It makes slotted cuts in either piece of material, then you glue and insert little wooden "biscuits" in those slots and clamp the joint together. When the glue dries the little biscuits swell as they absorb the water from the glue, which cements them in the materials they are joining. As long as you have a good set of clamps, and a few hours to wait, you are in good shape.

The end result is a joint that is ridiculously strong, extremely clean, and completely invisible. I absolutely should have used this approach to join the pieces of lumber for our garden gate, and I often think about rebuilding it in this way.

Beyond a biscuit joiner, another great approach is through the use of mortise and tenons. This is the tried and true approach to woodworking that has been around for thousands of years (no joke). On our recent vacation to Vienna, during a trip to a local museum I was admiring the mortise and tenon construction of ancient Egyptian sarcophagi (I had to look up the plural of sarcophagus). Yes, I'm a nerd like that.

A mortise is a hole cut in one piece of material that accepts a tenon in another piece of material. The mortise and tenon form a joint made up of only the materials being joined, possible a peg or stay, and maybe some glue (depending on the situation), which creates an extremely strong bond and reliable connection of materials that is completely concealed, and leaving you without holes to deal with after the fact.

The mortise and tenon is tried and true, but it does require a lot of patience and the right tools. From mortising machines or jigs attached to drill presses, to dado blades and/or tenoning jigs to cut your tenons on the table saw, it's a major undertaking for the novice and occasional DIY woodworker. But good news, technology has created an easier alternative.

Today you can buy these great tenonning jigs and pre-made loose tenons. Using your normal drill you attach the jig to the material, drill using the guide to a max depth, then insert the beaded tenons into the mortises along with a little glue.

Photo Credit: Woodworker's Journal

You're left with a joint that is at least as strong as the biscuits if not stronger. You can pick this jig and the tenons up on Amazon or from Rockler.

This may also work really well for joining purposes, and is probably a better option than the biscuit joiner if the split is not consistent. You would be able to drill into either side of the doors, taking care to line up your holes, then pop the tenons into either side and camp the doors together.

There are actually several other similar technologies worth looking into, all with the same benefits and advantages over pocket holes.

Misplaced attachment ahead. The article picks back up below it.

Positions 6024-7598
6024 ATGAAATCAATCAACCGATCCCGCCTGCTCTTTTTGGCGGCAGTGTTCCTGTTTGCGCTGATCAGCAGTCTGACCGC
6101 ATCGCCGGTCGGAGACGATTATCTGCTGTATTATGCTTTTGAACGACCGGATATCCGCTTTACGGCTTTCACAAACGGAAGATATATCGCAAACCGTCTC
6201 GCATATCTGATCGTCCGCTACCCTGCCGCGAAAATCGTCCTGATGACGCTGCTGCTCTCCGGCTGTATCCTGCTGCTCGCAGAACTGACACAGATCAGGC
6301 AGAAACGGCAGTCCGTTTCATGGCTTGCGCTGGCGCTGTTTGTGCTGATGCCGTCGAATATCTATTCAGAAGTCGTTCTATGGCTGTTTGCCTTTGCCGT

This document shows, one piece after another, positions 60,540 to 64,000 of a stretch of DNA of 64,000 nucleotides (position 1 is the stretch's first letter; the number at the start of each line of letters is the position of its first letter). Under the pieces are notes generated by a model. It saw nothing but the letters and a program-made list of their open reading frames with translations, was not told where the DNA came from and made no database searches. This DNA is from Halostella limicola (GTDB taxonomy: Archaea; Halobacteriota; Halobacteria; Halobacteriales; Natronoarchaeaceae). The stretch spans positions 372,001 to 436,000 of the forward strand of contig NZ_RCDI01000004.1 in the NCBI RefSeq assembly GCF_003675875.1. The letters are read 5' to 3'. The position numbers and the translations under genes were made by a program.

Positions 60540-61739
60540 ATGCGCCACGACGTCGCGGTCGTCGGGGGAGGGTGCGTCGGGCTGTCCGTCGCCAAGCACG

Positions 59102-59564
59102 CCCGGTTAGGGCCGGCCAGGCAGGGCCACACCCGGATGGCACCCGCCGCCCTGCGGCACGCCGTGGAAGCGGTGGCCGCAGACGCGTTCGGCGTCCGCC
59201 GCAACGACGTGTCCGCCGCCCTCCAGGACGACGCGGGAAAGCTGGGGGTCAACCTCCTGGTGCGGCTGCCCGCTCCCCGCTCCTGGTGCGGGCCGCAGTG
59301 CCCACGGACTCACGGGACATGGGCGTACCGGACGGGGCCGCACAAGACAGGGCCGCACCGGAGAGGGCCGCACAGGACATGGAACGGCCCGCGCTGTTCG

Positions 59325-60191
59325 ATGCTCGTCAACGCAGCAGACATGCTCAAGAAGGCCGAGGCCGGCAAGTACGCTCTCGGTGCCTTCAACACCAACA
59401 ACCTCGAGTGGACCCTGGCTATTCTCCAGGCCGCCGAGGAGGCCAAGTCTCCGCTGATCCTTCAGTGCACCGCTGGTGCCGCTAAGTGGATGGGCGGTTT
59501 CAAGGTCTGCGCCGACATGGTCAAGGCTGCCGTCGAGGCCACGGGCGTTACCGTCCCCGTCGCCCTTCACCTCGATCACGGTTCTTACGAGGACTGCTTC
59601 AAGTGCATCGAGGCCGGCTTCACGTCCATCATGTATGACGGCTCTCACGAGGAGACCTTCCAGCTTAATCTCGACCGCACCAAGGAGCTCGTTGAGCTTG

Beyond what I've discussed above, there are also countless other approaches in woodworking to join materials together (though most will not apply to split cabinet doors). From dovetails to relief cuts, rabbets, and dados, there are a ton of options for almost every situation. Each one requires tools, jigs, and know how (or at least a curiosity and willingness to try something new), but with each approach you are rounding out your skill set as a DIYer. I actually own a dovetail jig and the necessary router bits that we bought back when I was working on the office desk. I made the drawer for the desk using half blind dovetails (half-blind are the ones were you can see the dovetails when looking at the side of the drawer, but not the front). I absolutely love how they turned out and can't wait to use it on something else in the future. It's just a matter of finding the right project to use it on.

I hope this helps to answer the question, though I'm sure it provides a more complex answer than you would anticipate for a simple question. I guess I should actually summarize with a more simplified response, below:

Though pocket holes and their accompanying pan head screws are great in many situations, and are easy to work with, there are many other options for accomplishing the same or similar end results using alternate tools or approaches. Many times, these alternate options are actually much better suited for the project, and are completely within the realm of the intermediate DIYer, leaving fewer holes to either fill or ignore, and resulting in a stronger bond than pocket holes offer.

For your cabinet doors, I'd look into the biscuit joiner if the split is even and consistent (like the edge of two pieces of wood), or look into the tenons and mortising jig if it is more of a puzzle to put them back together. If you were to use a pocket hole you will end up with large holes on the backside of the doors that you would need to then fill, sand, and paint. You also will end up with the potential for the split to keep showing up in that spot since the hold of pocket holes isn't as strong as glue to wood.